They’re young, they’re rich and they have money to burn – trust fund babies like Peaches Geldof and Nicole Richie make us wish we could spend our days shopping and lunching. But you don’t need rich parents to have a trust fund. If you’re young and employed, you are in the best position of all to start building your own pile of cash. Here is how to start saving your money so you can start living the life sooner rather than later.
If you’re in your 20s, you might not be thinking about saving your money. But the earlier you start putting cash aside, the better. It’s all about compound interest. Here’s how it works: Anna starts saving at age 20 and invests $1000 a year until the age of 30 (10 years). Julia starts saving at 30 and puts $1000 a year aside for 25 years. Both save at a 6% interest rate. Who has more money in the end? Anna has $56,571 and Julia has $53,865 even though she has put much more money aside. The big message here: start saving early.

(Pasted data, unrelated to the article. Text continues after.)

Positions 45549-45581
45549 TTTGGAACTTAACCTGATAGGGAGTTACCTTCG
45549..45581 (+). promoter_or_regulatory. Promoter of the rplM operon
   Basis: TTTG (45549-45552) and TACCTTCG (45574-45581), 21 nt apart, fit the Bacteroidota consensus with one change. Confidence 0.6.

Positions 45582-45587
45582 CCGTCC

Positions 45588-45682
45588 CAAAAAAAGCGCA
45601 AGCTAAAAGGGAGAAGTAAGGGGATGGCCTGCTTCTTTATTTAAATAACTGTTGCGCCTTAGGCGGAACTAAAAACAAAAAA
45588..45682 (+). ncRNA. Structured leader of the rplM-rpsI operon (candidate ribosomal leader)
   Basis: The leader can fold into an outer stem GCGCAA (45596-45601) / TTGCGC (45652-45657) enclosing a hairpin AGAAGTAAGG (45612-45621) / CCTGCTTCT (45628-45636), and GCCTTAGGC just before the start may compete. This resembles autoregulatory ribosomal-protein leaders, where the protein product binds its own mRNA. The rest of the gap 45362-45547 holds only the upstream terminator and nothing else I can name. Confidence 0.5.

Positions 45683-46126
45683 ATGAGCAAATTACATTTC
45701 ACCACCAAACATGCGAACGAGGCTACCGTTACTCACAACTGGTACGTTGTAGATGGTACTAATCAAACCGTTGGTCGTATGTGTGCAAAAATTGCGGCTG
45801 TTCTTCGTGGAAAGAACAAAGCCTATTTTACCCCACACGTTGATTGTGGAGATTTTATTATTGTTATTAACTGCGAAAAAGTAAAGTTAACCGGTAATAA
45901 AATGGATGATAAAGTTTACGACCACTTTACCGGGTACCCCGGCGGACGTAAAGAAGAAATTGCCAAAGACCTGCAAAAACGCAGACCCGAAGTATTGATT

Live below your means
If you keep spending more than you earn, there won’t be any room for savings — in fact, you’ll fall into the debt trap before you know it. If you spend less than you earn, you can put aside the extra cash for savings.
Pay yourself first
Every month, put as much money as you possibly can into your savings. The more money you earn, the more you should be saving.
Understand your taxes
Sure, Peaches and Nicole probably don’t worry about taxes. But a big part of your financial plan should be saving and investing to lower your tax bill — use all of your registered retirement savings plan (RRSP) deduction limit every year so that you make the most of the tax benefit.
Choose your investments wisely: diversify
Put some money in a savings account, invest some in higher earning investments like stocks, and consider buying a home. Real estate is a great way to build wealth over time — it’s also forced savings because you are constantly building your equity.